IBM and Big Iron

September 20, 2014

I read an interesting article about IBM. “IBM – A New Behemoth, or a Wounded Beast?” I noted that IBM is continuing to rely on Big Iron for some revenue. The write up reported:

IBM is pushing the mainframe as a Linux engine.  Sales of the mainframe continue to be strong, and the majority of sales now include Linux capabilities.  Although the mainframe is not an engine for everyone, it shows no sign of fading away, and will remain a core part of IBM’s future.

The argument in the article is less on IBM as either a behemoth or a beast. The article suggests that it has a flawed strategy with regard to Intel x86 systems.

IBM faces some significant growth hurdles, and the company has not formulated a winning strategy for its cloud solutions as Amazon, Google, and Microsoft take aim at IBM’s approach to enterprise cloud computing.

Furthermore, IBM is betting on Watson to generate billions in revenue. Is there a strategic vision behind Watson or the allied Cognos-SPSS-i2 lines of business.

What this article does is make very clear that IBM has some significant issues with regard to its corporate strategy. Both HP and IBM are increasingly vulnerable in multiple lines of business. Maybe enterprise apps will generate the types of revenue lift IBM enjoyed in its salad days? But then, maybe not?

Stephen E Arnold, September 20, 2014

Russian Content: Tough to Search If Russia Is Not on the Internet

September 20, 2014

Forget running queries on if Russia disconnects from the Internet. Sure, there may be workarounds, but these might invite some additional scrutiny. Why am I suggesting that some Russian content becomes unsearchable. Well, I believed the story “Russia to Be Disconnected from the Internet.” Isn’t Pravda a go to source for accurate, objective information?

The story asserts:

This is not a question of disconnecting Russia from the international network, yet, Russian operators will need to set up their equipment in a way to be able to disconnect the Russian Internet from the global network quickly in case of emergency, the newspaper wrote. As for the state of emergency, it goes about both military actions and large-scale riots in the country. In addition, the government reportedly discusses a possibility to empower the state with the function to administer domains. Currently this is a function of a public organization – the Coordination Center for the National Domain of the Internet. The purpose of the possible measure is not to isolate Russia from the outside world, but to protect the country, should the USA, for example, decide to disconnect Russia from the system of IP-addresses. It will be possible to avoid this threat, if Russia has a local regulator to distribute IP-addresses inside the country, rather than the ICANN, controlled by the United States government. This requires operators to set up “mirrors” that will be able to receive user requests and forward them to specific domain names.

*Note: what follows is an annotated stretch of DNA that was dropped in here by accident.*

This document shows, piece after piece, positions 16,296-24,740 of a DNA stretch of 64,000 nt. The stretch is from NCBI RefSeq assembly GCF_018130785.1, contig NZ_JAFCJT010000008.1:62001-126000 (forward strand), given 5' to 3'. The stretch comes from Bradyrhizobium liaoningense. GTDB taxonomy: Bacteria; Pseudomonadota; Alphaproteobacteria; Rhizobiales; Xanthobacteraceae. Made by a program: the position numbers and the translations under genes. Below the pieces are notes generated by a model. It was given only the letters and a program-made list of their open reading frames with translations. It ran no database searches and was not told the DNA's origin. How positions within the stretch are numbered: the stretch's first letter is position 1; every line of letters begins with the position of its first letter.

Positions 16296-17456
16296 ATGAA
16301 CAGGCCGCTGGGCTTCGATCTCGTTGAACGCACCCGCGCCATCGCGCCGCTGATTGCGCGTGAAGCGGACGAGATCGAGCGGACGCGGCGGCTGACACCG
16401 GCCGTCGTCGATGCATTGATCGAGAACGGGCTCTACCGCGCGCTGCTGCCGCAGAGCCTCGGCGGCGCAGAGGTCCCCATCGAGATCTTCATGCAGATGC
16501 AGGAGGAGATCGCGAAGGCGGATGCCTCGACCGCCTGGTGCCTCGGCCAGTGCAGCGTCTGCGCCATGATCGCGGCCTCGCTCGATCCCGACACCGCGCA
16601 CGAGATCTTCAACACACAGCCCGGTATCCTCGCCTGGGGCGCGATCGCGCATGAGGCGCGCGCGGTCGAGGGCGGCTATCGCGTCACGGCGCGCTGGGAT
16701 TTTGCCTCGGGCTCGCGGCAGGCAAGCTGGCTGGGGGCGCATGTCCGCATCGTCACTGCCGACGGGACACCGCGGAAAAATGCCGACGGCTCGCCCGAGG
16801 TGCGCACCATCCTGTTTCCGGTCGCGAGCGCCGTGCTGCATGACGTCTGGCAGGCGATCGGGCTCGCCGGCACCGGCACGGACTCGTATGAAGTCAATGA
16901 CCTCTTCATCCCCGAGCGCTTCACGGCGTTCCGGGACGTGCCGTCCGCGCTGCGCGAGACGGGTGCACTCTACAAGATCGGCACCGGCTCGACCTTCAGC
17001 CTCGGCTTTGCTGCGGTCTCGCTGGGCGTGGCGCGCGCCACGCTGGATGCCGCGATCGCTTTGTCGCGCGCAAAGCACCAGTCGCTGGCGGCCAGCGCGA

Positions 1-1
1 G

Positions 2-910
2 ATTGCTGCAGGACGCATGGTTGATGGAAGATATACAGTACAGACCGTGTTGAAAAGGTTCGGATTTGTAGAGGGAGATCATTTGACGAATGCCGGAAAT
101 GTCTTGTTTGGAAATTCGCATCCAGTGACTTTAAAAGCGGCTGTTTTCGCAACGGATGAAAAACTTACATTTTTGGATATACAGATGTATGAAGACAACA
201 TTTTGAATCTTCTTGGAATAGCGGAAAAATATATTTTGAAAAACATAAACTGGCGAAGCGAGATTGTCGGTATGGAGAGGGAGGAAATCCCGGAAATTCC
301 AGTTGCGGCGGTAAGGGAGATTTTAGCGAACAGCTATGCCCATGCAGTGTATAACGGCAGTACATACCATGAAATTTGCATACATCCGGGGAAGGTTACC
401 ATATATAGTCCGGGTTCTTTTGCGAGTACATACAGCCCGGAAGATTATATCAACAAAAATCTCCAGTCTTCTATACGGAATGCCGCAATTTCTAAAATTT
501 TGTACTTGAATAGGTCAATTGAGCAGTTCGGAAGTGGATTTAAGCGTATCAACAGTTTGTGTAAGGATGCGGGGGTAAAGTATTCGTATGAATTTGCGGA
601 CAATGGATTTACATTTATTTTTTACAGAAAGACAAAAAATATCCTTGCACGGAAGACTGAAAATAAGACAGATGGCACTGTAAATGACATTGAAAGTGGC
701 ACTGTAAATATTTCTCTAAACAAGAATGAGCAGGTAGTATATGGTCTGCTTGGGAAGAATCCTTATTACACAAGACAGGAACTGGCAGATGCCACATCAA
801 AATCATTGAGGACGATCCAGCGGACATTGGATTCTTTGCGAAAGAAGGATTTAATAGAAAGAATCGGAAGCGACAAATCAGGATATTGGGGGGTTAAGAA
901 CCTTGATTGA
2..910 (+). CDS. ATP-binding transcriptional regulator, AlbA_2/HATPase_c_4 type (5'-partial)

Interesting. Who is being kept in the information closet? I suppose it depends on one’s point of view. Need an update for Sphinx Search? There will be a solution because some folks will plan ahead.

Stephen E Arnold, September 20, 2014

Google and Its Possible Really, Really Big Ambitions

September 19, 2014

I read “Looking Past the Search Results: Google 2.0 Will Build Airports and Cities Says Report.” The “report” appears to be the work of an outfit doing business as “The Information.” The founder of The Information is Jessica E. Lessin. She was a Wall Street Journal reporter. She morphed into a “reportrepreneur.” (See About the Information for more about the company.)

The “report” costs money. The Independent’s summary of the main idea reveals:

Larry Page has set up a ‘company within a company’ dubbed ‘Google 2.0’ that will look at the tech giant’s long-term future – presumably for when advertising revenue from search traffic (inevitably) dries up.

The “report” suggests that Google may build airports and cities. I assume these will complement the Loon, Glass, Death, and other moon shot projects.

The Independent reports that Google may form Google Y Labs. No word on Google Z.

I must admit that when I saw the headline, someone had stumbled across my 2007 monograph published by a now defunct UK outfit. That monograph was called “Google Version 2.0.”

I was wrong. The 2014 version 2.0 moves into far more speculative realms than my modest effort to explore some of Google’s technical plumbing. That’s why there are no big thinkers in rural Kentucky. Better to be a big thinker, reportrepreneur.

My view is that Google faces some significant challenges; for example, the company has yet to find a fast ramp solution to the difference between old style online advertising based on the Yahoo/Overture/GoTo model for desktop computers and the new, limited screen real estate of mobile devices. Google has demonstrated that it is vulnerable to regulators in Europe. Google has lagged Amazon in the cloud market and most recently in buying a top level domain. Now Apple is probing Google in terms of its apparent willingness to trade on customer content. There are some other issues. Some are big like the management structure at Google. Some are small like the interpersonal interactions of a Google manager, a colleague, and the surprising departure of a wizard to Amazon.